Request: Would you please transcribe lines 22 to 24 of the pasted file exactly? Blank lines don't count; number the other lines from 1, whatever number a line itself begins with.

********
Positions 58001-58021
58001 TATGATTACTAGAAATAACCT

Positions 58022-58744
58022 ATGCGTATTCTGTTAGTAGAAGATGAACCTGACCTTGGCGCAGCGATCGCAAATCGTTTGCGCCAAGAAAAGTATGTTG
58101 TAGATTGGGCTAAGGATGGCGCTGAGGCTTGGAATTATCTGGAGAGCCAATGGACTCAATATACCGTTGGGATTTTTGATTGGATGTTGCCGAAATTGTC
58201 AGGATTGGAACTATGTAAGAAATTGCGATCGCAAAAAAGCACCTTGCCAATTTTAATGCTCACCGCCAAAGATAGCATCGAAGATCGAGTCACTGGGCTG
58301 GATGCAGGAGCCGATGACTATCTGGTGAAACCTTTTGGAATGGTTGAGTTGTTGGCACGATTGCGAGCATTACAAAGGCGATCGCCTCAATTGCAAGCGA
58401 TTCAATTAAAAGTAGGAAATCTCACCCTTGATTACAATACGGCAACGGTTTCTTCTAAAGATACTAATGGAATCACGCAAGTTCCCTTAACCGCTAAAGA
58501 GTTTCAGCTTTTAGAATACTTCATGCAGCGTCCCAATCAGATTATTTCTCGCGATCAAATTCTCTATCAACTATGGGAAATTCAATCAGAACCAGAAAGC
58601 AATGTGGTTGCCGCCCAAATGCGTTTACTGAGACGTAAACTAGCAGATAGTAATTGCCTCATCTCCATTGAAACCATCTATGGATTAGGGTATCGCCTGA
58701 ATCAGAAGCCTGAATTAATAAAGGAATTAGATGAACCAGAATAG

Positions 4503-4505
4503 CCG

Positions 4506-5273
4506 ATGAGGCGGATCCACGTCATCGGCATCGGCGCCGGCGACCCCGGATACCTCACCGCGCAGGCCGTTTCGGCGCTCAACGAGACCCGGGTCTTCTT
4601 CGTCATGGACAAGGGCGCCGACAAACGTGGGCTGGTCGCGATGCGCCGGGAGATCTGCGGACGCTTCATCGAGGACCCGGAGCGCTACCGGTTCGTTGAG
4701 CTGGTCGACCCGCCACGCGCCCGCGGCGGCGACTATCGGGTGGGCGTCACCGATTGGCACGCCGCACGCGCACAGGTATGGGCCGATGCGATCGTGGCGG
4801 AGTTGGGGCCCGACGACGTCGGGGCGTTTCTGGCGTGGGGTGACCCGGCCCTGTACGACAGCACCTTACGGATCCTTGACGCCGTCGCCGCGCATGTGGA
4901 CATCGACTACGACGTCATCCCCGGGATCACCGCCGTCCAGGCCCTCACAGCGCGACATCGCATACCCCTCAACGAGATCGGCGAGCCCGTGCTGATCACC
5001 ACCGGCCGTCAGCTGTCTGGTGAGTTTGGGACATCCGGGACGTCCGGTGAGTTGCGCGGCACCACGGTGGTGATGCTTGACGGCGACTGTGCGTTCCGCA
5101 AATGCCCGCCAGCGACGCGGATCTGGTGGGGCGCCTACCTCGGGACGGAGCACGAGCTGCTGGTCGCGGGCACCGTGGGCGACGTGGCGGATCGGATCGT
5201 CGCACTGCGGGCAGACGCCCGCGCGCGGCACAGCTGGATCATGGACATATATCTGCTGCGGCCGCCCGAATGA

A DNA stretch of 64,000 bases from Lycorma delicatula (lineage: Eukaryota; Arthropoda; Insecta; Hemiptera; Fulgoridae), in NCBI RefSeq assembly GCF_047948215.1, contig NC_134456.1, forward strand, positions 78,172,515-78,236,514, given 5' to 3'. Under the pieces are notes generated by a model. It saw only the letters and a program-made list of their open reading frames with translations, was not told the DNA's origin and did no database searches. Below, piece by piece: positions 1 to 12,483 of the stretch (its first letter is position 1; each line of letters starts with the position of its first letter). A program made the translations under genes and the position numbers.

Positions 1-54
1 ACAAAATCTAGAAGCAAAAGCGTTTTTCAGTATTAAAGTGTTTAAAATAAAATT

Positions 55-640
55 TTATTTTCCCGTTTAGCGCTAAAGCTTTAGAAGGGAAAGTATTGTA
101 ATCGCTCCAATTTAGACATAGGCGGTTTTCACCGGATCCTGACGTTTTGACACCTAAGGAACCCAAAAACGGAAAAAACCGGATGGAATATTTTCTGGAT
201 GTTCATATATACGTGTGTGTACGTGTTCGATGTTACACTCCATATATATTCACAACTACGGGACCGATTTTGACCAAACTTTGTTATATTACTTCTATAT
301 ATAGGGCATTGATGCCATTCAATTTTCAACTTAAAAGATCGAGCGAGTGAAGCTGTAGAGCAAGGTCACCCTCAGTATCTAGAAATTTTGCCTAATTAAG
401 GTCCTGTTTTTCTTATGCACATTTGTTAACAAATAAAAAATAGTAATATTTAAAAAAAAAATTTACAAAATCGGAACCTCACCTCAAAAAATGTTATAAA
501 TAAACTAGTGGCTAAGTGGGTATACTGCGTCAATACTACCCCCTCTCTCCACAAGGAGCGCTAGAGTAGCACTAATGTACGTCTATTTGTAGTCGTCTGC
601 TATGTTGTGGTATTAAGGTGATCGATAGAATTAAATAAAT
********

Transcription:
5201 CGCACTGCGGGCAGACGCCCGCGCGCGGCACAGCTGGATCATGGACATATATCTGCTGCGGCCGCCCGAATGA

A DNA stretch of 64,000 bases from Lycorma delicatula (lineage: Eukaryota; Arthropoda; Insecta; Hemiptera; Fulgoridae), in NCBI RefSeq assembly GCF_047948215.1, contig NC_134456.1, forward strand, positions 78,172,515-78,236,514, given 5' to 3'. Under the pieces are notes generated by a model. It saw only the letters and a program-made list of their open reading frames with translations, was not told the DNA's origin and did no database searches. Below, piece by piece: positions 1 to 12,483 of the stretch (its first letter is position 1; each line of letters starts with the position of its first letter). A program made the translations under genes and the position numbers.

Positions 1-54